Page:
In 1945 the Attlee government’s vegetarian version of Stalin’s bloody recipe for “socialism in one country” was to offer the welfare state to electors at home, while limiting itself to the provision of British “justice,” and markets, to the empire. If the 1945 government was embarrassed by Britain’s colonial possessions and pretensions, when did it ever suggest to the electorate that it was time to renounce their dividends? Answer: not until there were none. The Labour party never trumpeted its allegiance to British hegemonic illusions, but it always shared them (the fatuous world-governing prescriptions of HG Wells and GB Shaw were underwritten by the imperial reach they affected to deplore). Aneurin Bevan was converted, in opposition, to the nuclear deterrent because it kept Britain at the top table; his very British socialism was a sentiment without a doctrine.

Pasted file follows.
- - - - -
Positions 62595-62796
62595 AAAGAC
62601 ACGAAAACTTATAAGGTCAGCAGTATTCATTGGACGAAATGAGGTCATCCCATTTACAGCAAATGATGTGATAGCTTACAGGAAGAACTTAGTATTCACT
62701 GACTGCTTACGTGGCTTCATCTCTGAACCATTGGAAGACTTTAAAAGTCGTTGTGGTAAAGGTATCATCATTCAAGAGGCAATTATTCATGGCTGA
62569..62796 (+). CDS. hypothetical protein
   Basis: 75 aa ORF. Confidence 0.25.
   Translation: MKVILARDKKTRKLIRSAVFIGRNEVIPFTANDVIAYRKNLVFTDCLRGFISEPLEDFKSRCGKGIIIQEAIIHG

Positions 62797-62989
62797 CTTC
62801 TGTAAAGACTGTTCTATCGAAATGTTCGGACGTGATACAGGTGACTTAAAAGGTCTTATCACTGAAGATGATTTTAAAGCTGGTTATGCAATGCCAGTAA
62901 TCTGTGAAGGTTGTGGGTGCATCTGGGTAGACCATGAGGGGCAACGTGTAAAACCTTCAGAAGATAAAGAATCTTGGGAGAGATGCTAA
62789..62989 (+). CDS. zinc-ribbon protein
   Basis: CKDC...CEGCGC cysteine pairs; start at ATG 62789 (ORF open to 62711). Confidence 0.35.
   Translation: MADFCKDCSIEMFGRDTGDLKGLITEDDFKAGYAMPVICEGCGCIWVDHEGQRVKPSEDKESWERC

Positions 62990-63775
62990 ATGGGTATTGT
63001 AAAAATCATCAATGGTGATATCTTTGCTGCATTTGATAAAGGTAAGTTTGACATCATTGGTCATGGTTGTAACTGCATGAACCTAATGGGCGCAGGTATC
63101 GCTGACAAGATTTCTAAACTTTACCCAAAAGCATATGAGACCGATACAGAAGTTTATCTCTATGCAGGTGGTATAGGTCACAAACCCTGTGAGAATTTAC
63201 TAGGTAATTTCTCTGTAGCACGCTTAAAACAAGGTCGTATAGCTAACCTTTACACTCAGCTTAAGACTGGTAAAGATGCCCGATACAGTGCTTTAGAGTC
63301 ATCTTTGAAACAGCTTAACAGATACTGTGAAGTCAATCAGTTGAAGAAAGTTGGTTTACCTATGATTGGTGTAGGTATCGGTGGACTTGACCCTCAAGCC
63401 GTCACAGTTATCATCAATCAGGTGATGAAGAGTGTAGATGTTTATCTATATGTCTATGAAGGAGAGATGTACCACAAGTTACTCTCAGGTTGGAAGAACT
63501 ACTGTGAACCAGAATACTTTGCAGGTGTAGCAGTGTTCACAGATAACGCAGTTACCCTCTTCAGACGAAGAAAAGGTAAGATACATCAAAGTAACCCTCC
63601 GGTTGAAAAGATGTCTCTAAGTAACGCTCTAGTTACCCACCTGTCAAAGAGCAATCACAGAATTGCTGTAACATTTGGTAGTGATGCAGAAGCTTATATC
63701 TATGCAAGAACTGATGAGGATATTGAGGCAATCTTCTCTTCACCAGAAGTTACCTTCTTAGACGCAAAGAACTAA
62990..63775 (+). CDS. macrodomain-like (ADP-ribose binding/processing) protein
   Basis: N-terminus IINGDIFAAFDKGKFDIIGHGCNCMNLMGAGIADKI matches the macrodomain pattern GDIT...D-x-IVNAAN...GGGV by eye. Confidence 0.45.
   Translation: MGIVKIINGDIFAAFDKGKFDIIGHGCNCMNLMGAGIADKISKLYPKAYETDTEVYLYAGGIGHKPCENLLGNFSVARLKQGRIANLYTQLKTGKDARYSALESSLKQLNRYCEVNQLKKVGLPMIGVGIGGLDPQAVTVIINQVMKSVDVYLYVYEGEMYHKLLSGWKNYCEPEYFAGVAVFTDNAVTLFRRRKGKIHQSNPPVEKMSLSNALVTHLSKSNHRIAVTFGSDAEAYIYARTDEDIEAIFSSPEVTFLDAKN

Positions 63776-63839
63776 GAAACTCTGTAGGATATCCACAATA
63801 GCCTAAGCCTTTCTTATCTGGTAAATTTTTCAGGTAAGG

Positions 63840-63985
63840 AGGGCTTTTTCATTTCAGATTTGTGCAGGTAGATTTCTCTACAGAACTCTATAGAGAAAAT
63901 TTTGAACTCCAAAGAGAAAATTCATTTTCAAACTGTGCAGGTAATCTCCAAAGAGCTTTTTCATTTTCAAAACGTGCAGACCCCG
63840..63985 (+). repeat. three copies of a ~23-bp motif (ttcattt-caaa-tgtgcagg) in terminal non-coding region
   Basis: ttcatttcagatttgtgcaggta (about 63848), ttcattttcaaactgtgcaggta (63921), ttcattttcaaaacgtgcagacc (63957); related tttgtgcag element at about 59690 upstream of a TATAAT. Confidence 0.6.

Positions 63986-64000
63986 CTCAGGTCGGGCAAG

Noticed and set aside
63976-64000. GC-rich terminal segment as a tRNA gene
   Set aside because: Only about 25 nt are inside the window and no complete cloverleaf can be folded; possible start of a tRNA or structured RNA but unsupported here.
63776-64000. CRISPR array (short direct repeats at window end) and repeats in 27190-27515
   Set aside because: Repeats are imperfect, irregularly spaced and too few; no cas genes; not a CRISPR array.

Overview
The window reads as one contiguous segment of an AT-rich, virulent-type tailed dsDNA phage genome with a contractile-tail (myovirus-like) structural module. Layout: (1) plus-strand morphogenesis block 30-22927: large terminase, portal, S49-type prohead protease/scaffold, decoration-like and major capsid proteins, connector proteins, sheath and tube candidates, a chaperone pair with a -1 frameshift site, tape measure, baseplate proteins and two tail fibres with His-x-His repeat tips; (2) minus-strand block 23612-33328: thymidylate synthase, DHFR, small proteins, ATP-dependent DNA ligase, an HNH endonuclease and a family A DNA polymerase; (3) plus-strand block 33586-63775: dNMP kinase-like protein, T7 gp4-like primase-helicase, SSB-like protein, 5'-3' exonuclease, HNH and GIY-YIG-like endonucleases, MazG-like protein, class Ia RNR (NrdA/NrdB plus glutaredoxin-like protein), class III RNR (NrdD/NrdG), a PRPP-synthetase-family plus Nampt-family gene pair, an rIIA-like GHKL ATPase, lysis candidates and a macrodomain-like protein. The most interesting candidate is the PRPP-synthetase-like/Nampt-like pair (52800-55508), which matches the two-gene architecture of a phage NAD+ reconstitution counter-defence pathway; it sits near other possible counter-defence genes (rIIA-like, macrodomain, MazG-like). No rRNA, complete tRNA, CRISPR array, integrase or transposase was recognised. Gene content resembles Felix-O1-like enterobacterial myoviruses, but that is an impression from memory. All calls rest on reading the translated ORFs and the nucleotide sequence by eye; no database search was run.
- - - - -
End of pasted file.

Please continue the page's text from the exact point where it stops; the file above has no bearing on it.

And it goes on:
Is it a coincidence that Labour found the nerve, and the votes, to abandon Clause Four only in the wake of Gorbachev’s liquidation of the Soviet Union? The hard and soft left had always been in uneasy balance, and had different agendas; as the present Tory party proves, broad churches are full of narrow sects biding their time. If some of Attlee’s legates gloried in the global conceits of empire and Britain’s fraying status as a world power, the Other Labour remained attached to the myth of revolution, of which Clause Four was the ineradicable promise. While Ernie Bevin was the plain man’s plain man and the best British bulldog Labour could breed, Sir Stafford Cripps was the socialists’ serious ascetic, principled enough to be blind to the horrors of Stalinism and eager for everyone in England to have an equal share of joylessness. (The British capacity for thinking lawyers fair and wise is the tribute the wigless pay to horse-hair.)